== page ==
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Merge statement: Index on source table

P: n/a

I got a dumb question on the merge statement. I read the following
example of merge statement at the IBM page:
http://publib.boulder.ibm.com/infoce.../r0010873.htm:

MERGE INTO archive ar
USING (SELECT activity, description FROM activities) ac
ON (ar.activity = ac.activity)
WHEN MATCHED THEN
UPDATE SET
description = ac.description
WHEN NOT MATCHED THEN
INSERT
(activity, description)
VALUES (ac.activity, ac.description)

Can't we use activities as the source table directly, as:

MERGE INTO archive ar
USING activities ac
ON (ar.activity = ac.activity)
....

Also, in the original example, if the table activities has an index
on the column activity, can it be utilized since the source table is a
query on the table activities?

Thanks!
Sep 28 '08 #1
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7 Replies


P: n/a
Henry J. wrote:
I got a dumb question on the merge statement. I read the following
example of merge statement at the IBM page:
http://publib.boulder.ibm.com/infoce.../r0010873.htm:

MERGE INTO archive ar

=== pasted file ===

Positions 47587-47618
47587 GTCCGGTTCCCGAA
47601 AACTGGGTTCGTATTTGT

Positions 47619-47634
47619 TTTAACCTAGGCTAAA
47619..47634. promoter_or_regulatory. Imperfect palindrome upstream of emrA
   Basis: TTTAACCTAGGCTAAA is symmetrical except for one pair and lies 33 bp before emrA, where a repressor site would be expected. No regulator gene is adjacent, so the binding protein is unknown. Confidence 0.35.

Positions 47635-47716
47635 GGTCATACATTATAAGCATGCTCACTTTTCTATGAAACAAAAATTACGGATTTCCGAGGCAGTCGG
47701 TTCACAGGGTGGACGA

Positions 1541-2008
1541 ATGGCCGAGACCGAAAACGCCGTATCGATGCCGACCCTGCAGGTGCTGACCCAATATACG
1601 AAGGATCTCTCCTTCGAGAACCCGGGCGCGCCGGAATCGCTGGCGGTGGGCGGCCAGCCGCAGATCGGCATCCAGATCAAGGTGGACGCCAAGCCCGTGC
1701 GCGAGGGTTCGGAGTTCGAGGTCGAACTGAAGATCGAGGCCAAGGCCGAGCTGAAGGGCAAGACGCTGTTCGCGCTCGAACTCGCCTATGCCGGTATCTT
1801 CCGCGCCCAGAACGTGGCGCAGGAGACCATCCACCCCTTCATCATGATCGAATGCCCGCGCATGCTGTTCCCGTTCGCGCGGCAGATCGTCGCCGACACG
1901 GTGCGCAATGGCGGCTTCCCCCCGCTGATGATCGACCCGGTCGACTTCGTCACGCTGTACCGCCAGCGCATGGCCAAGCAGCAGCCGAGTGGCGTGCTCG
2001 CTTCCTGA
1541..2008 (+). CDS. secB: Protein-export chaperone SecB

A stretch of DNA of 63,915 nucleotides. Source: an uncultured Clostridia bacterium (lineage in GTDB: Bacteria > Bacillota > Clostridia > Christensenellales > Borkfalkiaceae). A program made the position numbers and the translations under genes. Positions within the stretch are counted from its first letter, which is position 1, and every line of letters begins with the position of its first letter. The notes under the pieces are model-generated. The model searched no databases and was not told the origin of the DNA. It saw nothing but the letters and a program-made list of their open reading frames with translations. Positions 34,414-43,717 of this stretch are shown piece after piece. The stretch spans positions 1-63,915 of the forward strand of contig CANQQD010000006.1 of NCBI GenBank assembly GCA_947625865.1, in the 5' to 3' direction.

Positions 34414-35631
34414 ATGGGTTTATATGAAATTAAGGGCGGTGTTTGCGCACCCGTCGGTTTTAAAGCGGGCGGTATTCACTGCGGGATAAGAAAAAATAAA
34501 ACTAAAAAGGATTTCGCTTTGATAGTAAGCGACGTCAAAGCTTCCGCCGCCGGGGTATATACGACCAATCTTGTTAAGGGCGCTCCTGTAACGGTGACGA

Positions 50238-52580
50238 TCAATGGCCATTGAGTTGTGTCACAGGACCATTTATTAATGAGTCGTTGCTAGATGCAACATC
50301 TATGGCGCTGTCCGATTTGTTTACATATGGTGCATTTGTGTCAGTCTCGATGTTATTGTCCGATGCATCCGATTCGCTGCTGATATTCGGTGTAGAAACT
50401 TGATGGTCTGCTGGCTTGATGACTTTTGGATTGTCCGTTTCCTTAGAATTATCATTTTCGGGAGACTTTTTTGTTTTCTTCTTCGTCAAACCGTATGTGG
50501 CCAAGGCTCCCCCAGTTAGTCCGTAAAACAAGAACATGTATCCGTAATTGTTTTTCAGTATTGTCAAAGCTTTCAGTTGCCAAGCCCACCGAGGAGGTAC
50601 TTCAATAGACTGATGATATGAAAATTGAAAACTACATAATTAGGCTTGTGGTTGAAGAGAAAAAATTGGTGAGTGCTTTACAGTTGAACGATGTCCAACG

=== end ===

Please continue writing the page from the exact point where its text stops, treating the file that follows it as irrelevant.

USING (SELECT activity, description FROM activities) ac
ON (ar.activity = ac.activity)
WHEN MATCHED THEN
UPDATE SET
description = ac.description
WHEN NOT MATCHED THEN
INSERT
(activity, description)
VALUES (ac.activity, ac.description)

Can't we use activities as the source table directly, as:

MERGE INTO archive ar
USING activities ac
ON (ar.activity = ac.activity)
....
yes
>
Also, in the original example, if the table activities has an index
on the column activity, can it be utilized since the source table is a
query on the table activities?
yes

--
Serge Rielau
DB2 Solutions Development
IBM Toronto Lab
Sep 28 '08 #2

P: n/a
Serge Rielau wrote:
> MERGE INTO archive ar
USING (SELECT activity, description FROM activities) ac
ON (ar.activity = ac.activity)
WHEN MATCHED THEN